Unlike trials in U.S. studies, the FDA does not require animal testing prior to conducting human experiments abroad. The IRB requirement is also waived. Until recently, foreign studies need only have followed the World Medical Association’s Declaration of Helsinki, which the Trovan case (see A.1.c. State Statutory Whistleblower Protection Provisions & Common Law or Judicially-Created Remedies) illustrates is less than an ineffective safeguard. But the FDA recently dropped even the requirement that foreign trials comply with the Helsinki guidelines.83 Not surprisingly, an HHS report concluded that “FDA cannot assure the same level of human subject protections in foreign trials as domestic ones.”
b) Caught in the Gap: Research Subjects at Risk
Each year an estimated 40 percent of research studies, including pre-Phase I, Phase IV, and investigator-initiated trials, conducted in the U.S. are not regulated by the federal government. Over five million Americans participate in these unregulated studies. This gap in federal oversight raises significant public safety issues. Institutions are left with the burden of deciding whether or not to oversee unregulated research, and how extensively, if they decide to oversee this type of research.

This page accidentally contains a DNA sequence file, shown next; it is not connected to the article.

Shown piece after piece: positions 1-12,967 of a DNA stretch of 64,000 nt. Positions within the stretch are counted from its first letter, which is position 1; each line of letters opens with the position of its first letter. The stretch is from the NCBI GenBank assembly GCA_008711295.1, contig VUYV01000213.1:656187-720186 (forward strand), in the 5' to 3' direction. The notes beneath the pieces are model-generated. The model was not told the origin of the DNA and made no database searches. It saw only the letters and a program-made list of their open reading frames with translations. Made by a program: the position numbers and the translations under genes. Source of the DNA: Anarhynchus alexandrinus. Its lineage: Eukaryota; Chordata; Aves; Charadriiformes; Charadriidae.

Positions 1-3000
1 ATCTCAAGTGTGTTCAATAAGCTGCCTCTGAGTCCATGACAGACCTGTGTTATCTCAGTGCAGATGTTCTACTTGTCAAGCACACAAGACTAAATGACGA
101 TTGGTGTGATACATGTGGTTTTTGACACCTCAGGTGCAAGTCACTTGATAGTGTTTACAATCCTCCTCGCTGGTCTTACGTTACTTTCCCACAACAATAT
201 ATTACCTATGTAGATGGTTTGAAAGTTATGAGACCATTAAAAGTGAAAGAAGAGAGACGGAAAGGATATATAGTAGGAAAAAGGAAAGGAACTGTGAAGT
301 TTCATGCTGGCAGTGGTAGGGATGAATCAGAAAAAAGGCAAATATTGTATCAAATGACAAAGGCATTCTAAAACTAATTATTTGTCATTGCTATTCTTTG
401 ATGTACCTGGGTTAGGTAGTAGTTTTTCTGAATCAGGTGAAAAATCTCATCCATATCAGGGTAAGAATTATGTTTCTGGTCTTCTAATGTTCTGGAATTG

c) Legal Gaps
Despite enacting the National Animal Welfare Act, which regulates all research conducted on animals, Congress has not yet enacted comparable legislation to protect all human subjects.
d) GAP Suggested Reform
GAP supports the National Bioethics Advisory Commission recommendation for a national system of oversight. We also agree with experts and advocates who have lobbied persistently for the passage of a National Human Subjects Protection Act to provide regulatory protection to all research subjects. We suggest that Congress enact legislation to cover all human subject research; alternatively, we encourage states to follow Maryland’s lead and enact laws that apply to all human research.